I think this is why culture jamming has intuitively evolved among some types of social dissidents. Through absurdity, systems of survelliance and control are blocked for at least an instant. Profound ironies result. One seems to be that the best journalists, like Greenwald and Assange, no longer serve the media but rather jam it.

    As I say, I can’t make my way out of this forest of thoughts. And I need to sleep. Maybe its better to just note that our government is run by a bunch of assholes and be done with it.

    • Greg Hlatky says

      Well, who’s going to bell this cat? The President’s courtier media? The lickspittles of his own party? The yammering punditti on MSNBC and CNN who shriek that any criticism of the incumbent is racism?

      Here’s a homework assignment for you. Find out which “social dissident” said this: “A couple of months back, I quoted Tocqueville’s prescient words from almost two centuries ago: Although absolute monarchy theoretically ‘clothed kings with a power almost without limits,’ in practice ‘the details of social life and of individual existence ordinarily escaped his control.’ In other words, the king couldn’t do it even if he wanted to. What would happen, Tocqueville wondered, if administrative capability were to evolve to bring ‘the details of social life and of individual existence’ within His Majesty’s oversight? That world is now upon us. Today, the king concedes he most certainly can do it, but assures us not to worry, he doesn’t really want to.”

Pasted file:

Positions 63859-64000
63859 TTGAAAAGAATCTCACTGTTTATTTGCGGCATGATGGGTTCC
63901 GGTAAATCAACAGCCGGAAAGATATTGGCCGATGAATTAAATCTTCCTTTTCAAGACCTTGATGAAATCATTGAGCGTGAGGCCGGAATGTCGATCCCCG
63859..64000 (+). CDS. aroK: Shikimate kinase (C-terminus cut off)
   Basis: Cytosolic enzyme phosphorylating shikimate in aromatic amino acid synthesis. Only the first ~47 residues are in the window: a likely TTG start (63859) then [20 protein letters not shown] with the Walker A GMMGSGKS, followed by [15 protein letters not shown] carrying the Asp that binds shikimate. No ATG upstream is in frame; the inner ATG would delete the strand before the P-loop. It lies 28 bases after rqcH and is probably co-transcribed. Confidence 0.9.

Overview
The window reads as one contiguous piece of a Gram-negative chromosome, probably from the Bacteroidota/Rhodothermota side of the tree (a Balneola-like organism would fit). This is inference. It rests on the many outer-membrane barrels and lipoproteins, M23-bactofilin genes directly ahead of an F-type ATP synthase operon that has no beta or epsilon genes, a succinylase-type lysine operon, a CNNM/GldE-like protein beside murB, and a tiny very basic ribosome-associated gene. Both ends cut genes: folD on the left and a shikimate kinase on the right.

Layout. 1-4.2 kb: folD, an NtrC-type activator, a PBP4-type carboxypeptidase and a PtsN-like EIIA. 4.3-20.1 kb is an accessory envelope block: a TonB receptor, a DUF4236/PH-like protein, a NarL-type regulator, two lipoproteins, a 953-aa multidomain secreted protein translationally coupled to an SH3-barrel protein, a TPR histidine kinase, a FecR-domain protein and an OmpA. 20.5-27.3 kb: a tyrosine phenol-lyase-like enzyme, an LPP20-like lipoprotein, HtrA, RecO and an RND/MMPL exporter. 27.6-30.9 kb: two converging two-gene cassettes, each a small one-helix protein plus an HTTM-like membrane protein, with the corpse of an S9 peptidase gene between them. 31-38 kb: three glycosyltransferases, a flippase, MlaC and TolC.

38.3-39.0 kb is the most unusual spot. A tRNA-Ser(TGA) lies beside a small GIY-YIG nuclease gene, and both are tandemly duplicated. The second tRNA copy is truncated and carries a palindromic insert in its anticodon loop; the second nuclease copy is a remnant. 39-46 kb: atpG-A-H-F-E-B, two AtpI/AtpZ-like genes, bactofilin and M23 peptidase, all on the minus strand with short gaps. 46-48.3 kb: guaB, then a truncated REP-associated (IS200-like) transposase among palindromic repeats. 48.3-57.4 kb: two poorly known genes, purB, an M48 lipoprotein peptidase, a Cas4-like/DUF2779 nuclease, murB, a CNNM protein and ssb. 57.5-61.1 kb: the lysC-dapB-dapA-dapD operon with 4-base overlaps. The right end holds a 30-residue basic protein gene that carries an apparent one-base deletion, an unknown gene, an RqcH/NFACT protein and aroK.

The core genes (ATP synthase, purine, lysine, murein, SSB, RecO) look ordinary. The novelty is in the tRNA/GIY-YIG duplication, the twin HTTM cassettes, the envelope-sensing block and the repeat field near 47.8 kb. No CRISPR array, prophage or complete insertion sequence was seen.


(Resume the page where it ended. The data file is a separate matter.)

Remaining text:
This is, once again, the law of unintended consequences. You want a big government? This is what you’ll get. A government that thinks it’s empowered to do anything and has the means to do it will, eventually, unleash programs like this. A government more modest about its ambit won’t. If only there was some outline for an organic law that detailed the responsibilities of the government and which made clear that anything outside those responsibilities was reserved to the people. Where could we find such a document? Where? Where?…

      Outrageous as this program is, “progressives” have the least standing to complain. The Left is perfectly happy, for example, for the IRS to audit groups organized to oppose the incumbent; your rights end where the taxation power begins. And nothing illustrates the arrogance of the Administrative State better than the EPA official who compared the agency’s enforcement policy to the Romans invading a village and crucifying the first five people they saw as an example to the rest.

      • says

        Perhaps “big government” (however that might be defined in our wing nut political climate) is the problem. In any case, the US government has the lowest per capita spending rate of any developed nation, and yet by far the largest apparatus for domestic and foreign spying. Even oppressive societies like Russia and China do not have the same technological capacities – though perhaps they would if they could. These facts, however, won’t deter people from making judgments based on political biases. That might be part of the problem. Forgive me if I avoid further discussions involving partisan politics.